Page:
Monday, November 20, 2017

Supporting Evidence: an Idea for Explicit Thinking and Connecting

Disclosure: this is my current practice attempting to get student to both include supporting details AND to explicitly connect or explain those details' relationship to their thesis or potential answer to their question.

My CP students in 9th grade classes are doing this as of the week of Nov 13th. We'll be starting it in my 9th grade classes the week of Nov 20th. 

This is a huge intellectual leap for many 9th grade students at all levels of instruction. I believe this is true for a number of reasons:

  1. As writers, they believe that if they give an example, especially in the forms of a paraphrase or a quotation, then they have made their case. 
  2. The thinking that goes with their paraphrase or quotation seems so obvious to them that 9th grade student-writers feel like they are being repetitive or using "filler."
  3. The explicit, deliberate, overt connection of their thinking about the quotation to their thesis or question seems so obvious to 9th grade student-writers that they, again, believe that they are stating the obvious and adding "filler."
  4. Students do not understand what they are writing if we assign the topic and we do the thinking to collect the evidence. This can even happen when we guide small groups or whole classes in the collection of evidence. 
  5. Sadly, we see and hear fewer academic arguments where opposite views are expressed, with supporting evidence, comparing like to like. This dearth of models of civil discourse impacts, I believe, our students ideas about what constitutes argument, analysis, and decisions. 
  • I ask students to underline their thinking so that it is quickly visible to them and to me.
  • I ask students to italicize the CTT (connection to thesis) or CTQ (connection to question) so that it is also easily visible to them and to me.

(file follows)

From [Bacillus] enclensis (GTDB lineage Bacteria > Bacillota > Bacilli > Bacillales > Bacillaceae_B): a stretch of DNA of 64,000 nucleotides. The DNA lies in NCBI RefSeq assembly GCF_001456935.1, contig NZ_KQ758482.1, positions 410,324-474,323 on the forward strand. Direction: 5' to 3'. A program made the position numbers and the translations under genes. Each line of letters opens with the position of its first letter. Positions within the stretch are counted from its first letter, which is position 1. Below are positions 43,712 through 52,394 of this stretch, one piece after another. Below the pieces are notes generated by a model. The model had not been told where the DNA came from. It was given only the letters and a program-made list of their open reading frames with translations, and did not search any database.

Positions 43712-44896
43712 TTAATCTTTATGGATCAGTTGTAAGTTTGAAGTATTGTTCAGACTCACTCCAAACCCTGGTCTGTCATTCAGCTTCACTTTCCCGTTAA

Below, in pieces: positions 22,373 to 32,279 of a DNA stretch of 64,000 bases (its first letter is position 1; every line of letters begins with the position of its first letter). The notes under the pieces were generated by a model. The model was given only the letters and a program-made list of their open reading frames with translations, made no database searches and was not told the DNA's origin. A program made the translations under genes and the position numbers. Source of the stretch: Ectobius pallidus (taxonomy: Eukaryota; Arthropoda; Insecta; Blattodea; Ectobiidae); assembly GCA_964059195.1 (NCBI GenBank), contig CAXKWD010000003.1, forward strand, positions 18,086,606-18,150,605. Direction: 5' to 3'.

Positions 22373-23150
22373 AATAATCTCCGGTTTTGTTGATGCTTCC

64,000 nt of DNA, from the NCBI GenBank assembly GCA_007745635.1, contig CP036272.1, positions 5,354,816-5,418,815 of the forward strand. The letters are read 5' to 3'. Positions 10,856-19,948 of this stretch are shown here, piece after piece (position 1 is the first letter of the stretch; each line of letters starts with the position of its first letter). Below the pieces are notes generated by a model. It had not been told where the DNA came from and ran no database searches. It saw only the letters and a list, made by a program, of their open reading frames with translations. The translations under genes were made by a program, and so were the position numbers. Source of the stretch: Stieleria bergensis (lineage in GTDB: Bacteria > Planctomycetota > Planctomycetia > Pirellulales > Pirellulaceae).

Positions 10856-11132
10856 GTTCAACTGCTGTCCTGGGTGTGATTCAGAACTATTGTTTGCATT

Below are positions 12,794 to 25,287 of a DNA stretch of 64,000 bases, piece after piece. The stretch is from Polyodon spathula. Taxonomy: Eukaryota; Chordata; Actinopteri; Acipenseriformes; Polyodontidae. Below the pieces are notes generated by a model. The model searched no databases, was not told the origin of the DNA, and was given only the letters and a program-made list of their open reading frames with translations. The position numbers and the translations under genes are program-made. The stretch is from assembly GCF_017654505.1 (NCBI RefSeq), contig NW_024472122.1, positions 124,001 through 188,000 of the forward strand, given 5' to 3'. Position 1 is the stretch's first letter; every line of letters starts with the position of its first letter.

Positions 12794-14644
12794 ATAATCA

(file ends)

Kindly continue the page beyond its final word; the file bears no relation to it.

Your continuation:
• I use the analogy of an autopsy: in the same way that Ducky, the coroner on NCIS opens up the deceased, and weighs, measures, draws blood samples, examines contents, all in the service of investigating cause of death, we do so with our writing.
  • We'll use a modified version of our BAHS DRAFT school-wide writing rubric to autopsy our own writing, and each others', just to be sure that all the paragraph "organs" are there.
This link at the bottom will take you to:
  • page 1: our BAHS DRAFT Informative / Argumentative writing rubric
  • page 2: a single point version of our BAHS DRAFT Informative / Argumentative writing rubric. I've been experimenting with single point rubrics for a couple of years. The idea is to give students the target--the criteria for MEETS. The blank column on the left can be for the evaluator to jot notes when something EXCEEDS. The blank column to the right can be for the evaluator to jot notes when something DOES NOT MEET or is EMERGENT or DEVELOPING. My students like the clarity and visual simplicity of the single point rubric. I've also changed the language to "I" and "my" so that students are reading in the 1st person about their writing and its goals. 
  • pages 3 and 4: Single point rubric adapted for autopsy. The students must actually go through their writing and find, and write, specific instances of their inclusions of the required writing techniques or components. Fair warning: my students do NOT like this one! They have to read their writing, they have to fill out specific examples of how their writing meets the criteria, ergo, they must think. It is WORK, but should avoid handing in drafts as polished products. 

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